The Supreme Court on August 16th, 2018 has set aside the conviction in a case under the Narcotic Drugs and Psychotropic Substances Act, 1985 stating that the prosecution is held to be vitiated because of the infraction of the Constitutional guarantee of a fair investigation.
The Bench comprising of Justices Ranjan Gogoi, Navin Sinha and R Banumathi laid down that the right to a fair investigation is a constitutional right guaranteed under Article 21 of the Constitution of India and any possibility of bias or predetermined conclusion needs to be excluded.
In this instant case, the informant was handed over the responsibility of investigating the case leading to the conviction of the appellant.
The judgment penned by Justice Navin Sinha states that “In a criminal prosecution, there is an obligation cast on the investigator not only to be fair, judicious and just during investigation, but also that the investigation on the very face of it must appear to be so, eschewing any conduct or impression which may give rise to a real and genuine apprehension in the mind of an accused and not mere fanciful, that the investigation was not fair. In the circumstances, if an informant police official in a criminal prosecution, especially when carrying a reverse burden of proof, makes the allegations, is himself asked to investigate, serious doubts will naturally arise with regard to his fairness and impartiality. It is not necessary that bias must actually be proved. It would be illogical to presume and contrary to normal human conduct, that he would himself at the end of the investigation submit a closure report to conclude false implication with all its attendant consequences for the complainant himself. The result of the investigation would, therefore, be a foregone conclusion.”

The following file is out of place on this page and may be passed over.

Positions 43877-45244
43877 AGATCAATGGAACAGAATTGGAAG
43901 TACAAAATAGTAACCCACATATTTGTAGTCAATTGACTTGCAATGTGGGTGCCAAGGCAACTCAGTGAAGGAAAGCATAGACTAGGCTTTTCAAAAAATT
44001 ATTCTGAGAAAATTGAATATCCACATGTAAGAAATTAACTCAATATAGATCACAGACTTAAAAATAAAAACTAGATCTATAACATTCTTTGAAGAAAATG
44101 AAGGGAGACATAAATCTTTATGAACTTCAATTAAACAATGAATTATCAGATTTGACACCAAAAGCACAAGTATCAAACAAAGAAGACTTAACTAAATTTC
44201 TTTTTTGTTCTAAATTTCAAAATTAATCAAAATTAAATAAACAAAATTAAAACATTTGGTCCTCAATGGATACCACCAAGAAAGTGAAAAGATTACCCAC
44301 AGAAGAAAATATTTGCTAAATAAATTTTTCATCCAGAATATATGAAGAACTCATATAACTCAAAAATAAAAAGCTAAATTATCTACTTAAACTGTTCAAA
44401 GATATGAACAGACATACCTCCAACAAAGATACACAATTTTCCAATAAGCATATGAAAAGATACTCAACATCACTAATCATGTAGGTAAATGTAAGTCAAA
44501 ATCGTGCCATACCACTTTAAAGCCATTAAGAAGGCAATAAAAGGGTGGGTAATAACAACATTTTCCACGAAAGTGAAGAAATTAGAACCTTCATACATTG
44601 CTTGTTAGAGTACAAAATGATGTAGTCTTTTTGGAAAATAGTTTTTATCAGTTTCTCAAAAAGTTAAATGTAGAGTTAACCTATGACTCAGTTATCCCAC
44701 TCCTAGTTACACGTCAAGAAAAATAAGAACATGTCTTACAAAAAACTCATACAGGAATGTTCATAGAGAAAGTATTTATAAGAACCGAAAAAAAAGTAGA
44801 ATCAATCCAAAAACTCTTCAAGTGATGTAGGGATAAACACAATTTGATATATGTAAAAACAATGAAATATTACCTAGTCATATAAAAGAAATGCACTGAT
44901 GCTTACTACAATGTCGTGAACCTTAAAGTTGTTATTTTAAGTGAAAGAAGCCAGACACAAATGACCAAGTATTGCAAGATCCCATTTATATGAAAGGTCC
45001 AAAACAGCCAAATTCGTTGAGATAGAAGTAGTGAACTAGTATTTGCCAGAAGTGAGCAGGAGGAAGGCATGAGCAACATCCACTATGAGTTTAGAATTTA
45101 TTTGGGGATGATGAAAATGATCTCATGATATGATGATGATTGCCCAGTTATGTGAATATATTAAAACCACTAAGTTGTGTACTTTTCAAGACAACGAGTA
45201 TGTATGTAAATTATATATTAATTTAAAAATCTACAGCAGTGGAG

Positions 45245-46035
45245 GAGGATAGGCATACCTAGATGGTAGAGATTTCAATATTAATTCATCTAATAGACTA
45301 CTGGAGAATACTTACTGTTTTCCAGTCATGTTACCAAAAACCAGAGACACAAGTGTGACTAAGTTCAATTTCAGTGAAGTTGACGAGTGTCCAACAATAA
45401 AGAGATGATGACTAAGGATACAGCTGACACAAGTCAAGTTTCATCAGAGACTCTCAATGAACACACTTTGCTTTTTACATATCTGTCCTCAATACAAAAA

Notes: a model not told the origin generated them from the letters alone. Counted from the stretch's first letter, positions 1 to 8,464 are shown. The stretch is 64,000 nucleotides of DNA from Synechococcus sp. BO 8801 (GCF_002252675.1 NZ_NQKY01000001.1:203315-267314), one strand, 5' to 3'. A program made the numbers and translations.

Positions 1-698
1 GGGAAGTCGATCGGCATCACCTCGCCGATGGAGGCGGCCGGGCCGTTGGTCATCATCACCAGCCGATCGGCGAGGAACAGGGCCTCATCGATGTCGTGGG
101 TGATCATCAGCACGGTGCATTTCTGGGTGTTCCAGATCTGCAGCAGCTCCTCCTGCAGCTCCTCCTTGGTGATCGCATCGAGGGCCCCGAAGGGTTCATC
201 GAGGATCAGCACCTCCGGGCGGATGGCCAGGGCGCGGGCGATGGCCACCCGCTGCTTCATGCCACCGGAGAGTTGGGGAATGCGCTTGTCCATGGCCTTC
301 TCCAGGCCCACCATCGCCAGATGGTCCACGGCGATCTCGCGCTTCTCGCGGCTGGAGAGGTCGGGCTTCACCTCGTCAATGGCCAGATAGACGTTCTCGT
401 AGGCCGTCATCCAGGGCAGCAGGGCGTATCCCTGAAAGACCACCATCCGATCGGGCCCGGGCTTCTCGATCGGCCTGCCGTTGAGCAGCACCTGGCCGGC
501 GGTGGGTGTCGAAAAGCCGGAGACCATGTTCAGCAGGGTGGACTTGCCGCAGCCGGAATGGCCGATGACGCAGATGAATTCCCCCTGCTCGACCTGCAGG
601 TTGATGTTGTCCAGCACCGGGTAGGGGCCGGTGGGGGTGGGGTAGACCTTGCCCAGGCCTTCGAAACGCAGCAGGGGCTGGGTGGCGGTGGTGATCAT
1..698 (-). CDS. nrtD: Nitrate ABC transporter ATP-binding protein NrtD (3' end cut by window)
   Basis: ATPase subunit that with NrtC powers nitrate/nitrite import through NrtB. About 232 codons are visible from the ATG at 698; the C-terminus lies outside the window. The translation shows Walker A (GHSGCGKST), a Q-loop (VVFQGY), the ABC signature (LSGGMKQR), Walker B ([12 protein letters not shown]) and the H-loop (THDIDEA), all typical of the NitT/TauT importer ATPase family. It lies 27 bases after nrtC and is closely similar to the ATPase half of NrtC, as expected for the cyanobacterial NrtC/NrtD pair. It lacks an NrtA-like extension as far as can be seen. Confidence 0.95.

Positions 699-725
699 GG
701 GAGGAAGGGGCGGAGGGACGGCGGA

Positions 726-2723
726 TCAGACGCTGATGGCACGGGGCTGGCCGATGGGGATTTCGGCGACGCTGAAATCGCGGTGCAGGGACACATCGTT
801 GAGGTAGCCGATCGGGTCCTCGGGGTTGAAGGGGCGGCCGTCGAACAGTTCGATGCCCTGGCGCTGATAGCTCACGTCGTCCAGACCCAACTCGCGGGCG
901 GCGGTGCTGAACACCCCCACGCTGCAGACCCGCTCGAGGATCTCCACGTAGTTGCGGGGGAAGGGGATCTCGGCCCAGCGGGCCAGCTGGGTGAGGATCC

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“It is therefore held that a fair investigation, which is but the very foundation of fair trial, necessarily postulates that the informant and the investigator must not be the same person. Justice must not only be done but must appear to be done also. Any possibility of bias or a predetermined conclusion has to be excluded. This requirement is all the more imperative in-laws carrying a reverse burden of proof,” the judgment reads.